Prestigious five-year $473,000 grant helps assistant professor of chemistry conduct student-assisted research on bacterial communication, establish mentorship programs, and more Twitter
By Stella Katsipoutis-Varkanis
When bioorganic chemist Michael Bertucci found out last January that he was a recipient of a National Science Foundation (NSF) Faculty Early Career Development Program (CAREER) award, he was left speechless. “It was a moment in my life I’ll never forget,” he says.
With only 500 being awarded in the U.S. annually, CAREER awards—which support early-career faculty in their research and educational endeavors—are among the most prestigious and competitive grants given by the NSF. Bertucci, who received a five-year grant totaling nearly $500,000 while he was teaching at Moravian University last year, transferred his award to Lafayette when he started his new position as assistant professor of chemistry at the College in the fall 2021 semester.
Since then, Bertucci has been hard at work utilizing the funds to not only study cell-to-cell communication in bacteria and provide students the opportunity to get hands-on experience with cutting-edge research, but also develop innovative educational programs for Lafayette and the higher ed community at large.
Bertucci’s research—which is being conducted alongside his students—is centered on examining the molecules that regulate communication in Lactobacilli, the “good” bacteria found in consumable goods like yogurt and probiotics, and their role in human health.
Bacteria, Bertucci explains, communicate through a process called quorum sensing, in which chemical signals enable bacteria to work in groups rather than individually. “When [bad] bacteria turn on a process all at the same time, it can lead to infection and make you sick,” he says. “A lot of research in this area tends to focus on the negative effects of bacteria, as it should; but what’s interesting about this study is that it’s an opportunity to harness and amplify the positive impacts of good bacteria and make them more helpful in treating conditions like gastrointestinal disease. And the idea of educating students through research, and getting them excited about studying chemistry and the translation of chemistry into other fields like microbiology, I think, is really exciting.”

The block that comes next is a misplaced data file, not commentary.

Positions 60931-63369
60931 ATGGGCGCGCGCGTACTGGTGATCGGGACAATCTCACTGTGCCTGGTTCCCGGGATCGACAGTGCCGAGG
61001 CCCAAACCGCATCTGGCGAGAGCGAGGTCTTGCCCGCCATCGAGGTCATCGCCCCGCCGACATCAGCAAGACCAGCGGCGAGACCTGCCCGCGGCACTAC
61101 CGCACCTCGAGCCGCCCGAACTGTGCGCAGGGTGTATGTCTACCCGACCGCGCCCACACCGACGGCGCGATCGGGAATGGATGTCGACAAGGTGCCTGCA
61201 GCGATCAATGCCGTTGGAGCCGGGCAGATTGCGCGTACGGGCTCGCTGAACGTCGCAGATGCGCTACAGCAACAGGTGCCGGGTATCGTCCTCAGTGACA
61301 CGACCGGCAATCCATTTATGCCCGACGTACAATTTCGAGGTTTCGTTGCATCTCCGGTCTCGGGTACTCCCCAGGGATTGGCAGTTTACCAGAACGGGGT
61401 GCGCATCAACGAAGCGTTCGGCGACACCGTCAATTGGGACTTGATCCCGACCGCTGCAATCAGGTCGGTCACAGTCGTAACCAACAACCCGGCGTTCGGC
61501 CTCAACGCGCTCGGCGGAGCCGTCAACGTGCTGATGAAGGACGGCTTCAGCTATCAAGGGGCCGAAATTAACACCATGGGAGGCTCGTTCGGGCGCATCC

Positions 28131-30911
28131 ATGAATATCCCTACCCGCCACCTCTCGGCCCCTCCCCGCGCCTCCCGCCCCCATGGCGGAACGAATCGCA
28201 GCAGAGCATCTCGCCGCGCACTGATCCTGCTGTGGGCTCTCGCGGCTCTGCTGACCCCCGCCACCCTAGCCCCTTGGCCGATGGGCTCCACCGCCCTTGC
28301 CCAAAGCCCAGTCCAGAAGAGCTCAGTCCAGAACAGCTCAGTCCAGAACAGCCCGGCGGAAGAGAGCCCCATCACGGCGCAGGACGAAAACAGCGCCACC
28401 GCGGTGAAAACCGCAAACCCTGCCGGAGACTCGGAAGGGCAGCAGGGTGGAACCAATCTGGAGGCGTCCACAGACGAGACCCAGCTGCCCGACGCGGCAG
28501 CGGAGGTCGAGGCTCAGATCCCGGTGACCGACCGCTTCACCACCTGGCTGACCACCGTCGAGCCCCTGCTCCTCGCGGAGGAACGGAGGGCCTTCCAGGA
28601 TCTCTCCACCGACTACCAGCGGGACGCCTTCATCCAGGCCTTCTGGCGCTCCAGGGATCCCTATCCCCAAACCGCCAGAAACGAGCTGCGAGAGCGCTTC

In addition to allowing students to gain valuable real-world experience with scientific research, Bertucci’s grant will help fund various educational activities for students, such as conference attendance, enhanced scientific literacy and engagement through social media, and a peer mentorship program that connects first-year students with available research opportunities within the Chemistry Department. Finally, it will also aid the newly established Institute for Future PUI Faculty, which invites graduate and postdoctoral students from across the country interested in pursuing careers as professors at predominantly undergraduate institutions (PUIs) to visit Lafayette and gain exposure to the PUI environment.
“Five grad and postdoc students will spend two weeks at Lafayette this April and participate in an immersive training program,” Bertucci says. “They’ll be mentored by faculty members within the Chemistry Department, participate in workshops run by the Hanson Center for Inclusive STEM Education and our Center for the Integration of Teaching, Learning, and Scholarship, and they’re going to teach a couple of classes here. Not only will it be really fun, but I think it will have a significant impact on the grad/postdoc students and our undergraduates. Having the visitors here to engage with our students can inspire them to see themselves going to grad school or getting their Ph.D.”
Bertucci hopes his award will lead to even more programs and opportunities that will continue to enhance the Lafayette student experience, the College’s Chemistry Department, and the higher ed field for many years to come.
“Lafayette’s chemistry program is a standout program for undergraduates nationally,” he says, “and I hope this [grant] helps bring more attention to it. Our students are engaged and excited to learn, and that makes me really excited to teach. We are getting really busy and we have a lot of work to do, and I think we’re going to get some great results.”